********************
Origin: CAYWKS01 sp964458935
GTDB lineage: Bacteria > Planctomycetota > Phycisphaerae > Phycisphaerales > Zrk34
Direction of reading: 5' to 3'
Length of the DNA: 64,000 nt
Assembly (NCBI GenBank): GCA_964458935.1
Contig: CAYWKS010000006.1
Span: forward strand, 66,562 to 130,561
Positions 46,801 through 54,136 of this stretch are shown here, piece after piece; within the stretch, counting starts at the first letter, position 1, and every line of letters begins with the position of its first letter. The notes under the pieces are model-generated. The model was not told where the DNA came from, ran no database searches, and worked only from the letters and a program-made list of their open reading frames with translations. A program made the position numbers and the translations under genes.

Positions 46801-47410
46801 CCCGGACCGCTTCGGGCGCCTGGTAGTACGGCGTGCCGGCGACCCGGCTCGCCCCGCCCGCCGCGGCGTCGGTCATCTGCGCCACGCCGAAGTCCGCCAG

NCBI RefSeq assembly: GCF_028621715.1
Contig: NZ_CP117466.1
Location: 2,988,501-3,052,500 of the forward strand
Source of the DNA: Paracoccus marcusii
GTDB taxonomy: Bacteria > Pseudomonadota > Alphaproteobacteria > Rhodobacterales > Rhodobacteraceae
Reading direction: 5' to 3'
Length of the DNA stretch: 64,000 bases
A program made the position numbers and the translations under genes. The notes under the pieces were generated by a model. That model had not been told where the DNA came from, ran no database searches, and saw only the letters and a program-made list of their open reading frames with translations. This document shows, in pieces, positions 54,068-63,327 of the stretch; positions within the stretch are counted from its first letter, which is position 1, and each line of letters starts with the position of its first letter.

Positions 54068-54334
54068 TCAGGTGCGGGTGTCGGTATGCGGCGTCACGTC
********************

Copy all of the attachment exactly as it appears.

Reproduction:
Origin: CAYWKS01 sp964458935
GTDB lineage: Bacteria > Planctomycetota > Phycisphaerae > Phycisphaerales > Zrk34
Direction of reading: 5' to 3'
Length of the DNA: 64,000 nt
Assembly (NCBI GenBank): GCA_964458935.1
Contig: CAYWKS010000006.1
Span: forward strand, 66,562 to 130,561
Positions 46,801 through 54,136 of this stretch are shown here, piece after piece; within the stretch, counting starts at the first letter, position 1, and every line of letters begins with the position of its first letter. The notes under the pieces are model-generated. The model was not told where the DNA came from, ran no database searches, and worked only from the letters and a program-made list of their open reading frames with translations. A program made the position numbers and the translations under genes.

Positions 46801-47410
46801 CCCGGACCGCTTCGGGCGCCTGGTAGTACGGCGTGCCGGCGACCCGGCTCGCCCCGCCCGCCGCGGCGTCGGTCATCTGCGCCACGCCGAAGTCCGCCAG

NCBI RefSeq assembly: GCF_028621715.1
Contig: NZ_CP117466.1
Location: 2,988,501-3,052,500 of the forward strand
Source of the DNA: Paracoccus marcusii
GTDB taxonomy: Bacteria > Pseudomonadota > Alphaproteobacteria > Rhodobacterales > Rhodobacteraceae
Reading direction: 5' to 3'
Length of the DNA stretch: 64,000 bases
A program made the position numbers and the translations under genes. The notes under the pieces were generated by a model. That model had not been told where the DNA came from, ran no database searches, and saw only the letters and a program-made list of their open reading frames with translations. This document shows, in pieces, positions 54,068-63,327 of the stretch; positions within the stretch are counted from its first letter, which is position 1, and each line of letters starts with the position of its first letter.

Positions 54068-54334
54068 TCAGGTGCGGGTGTCGGTATGCGGCGTCACGTC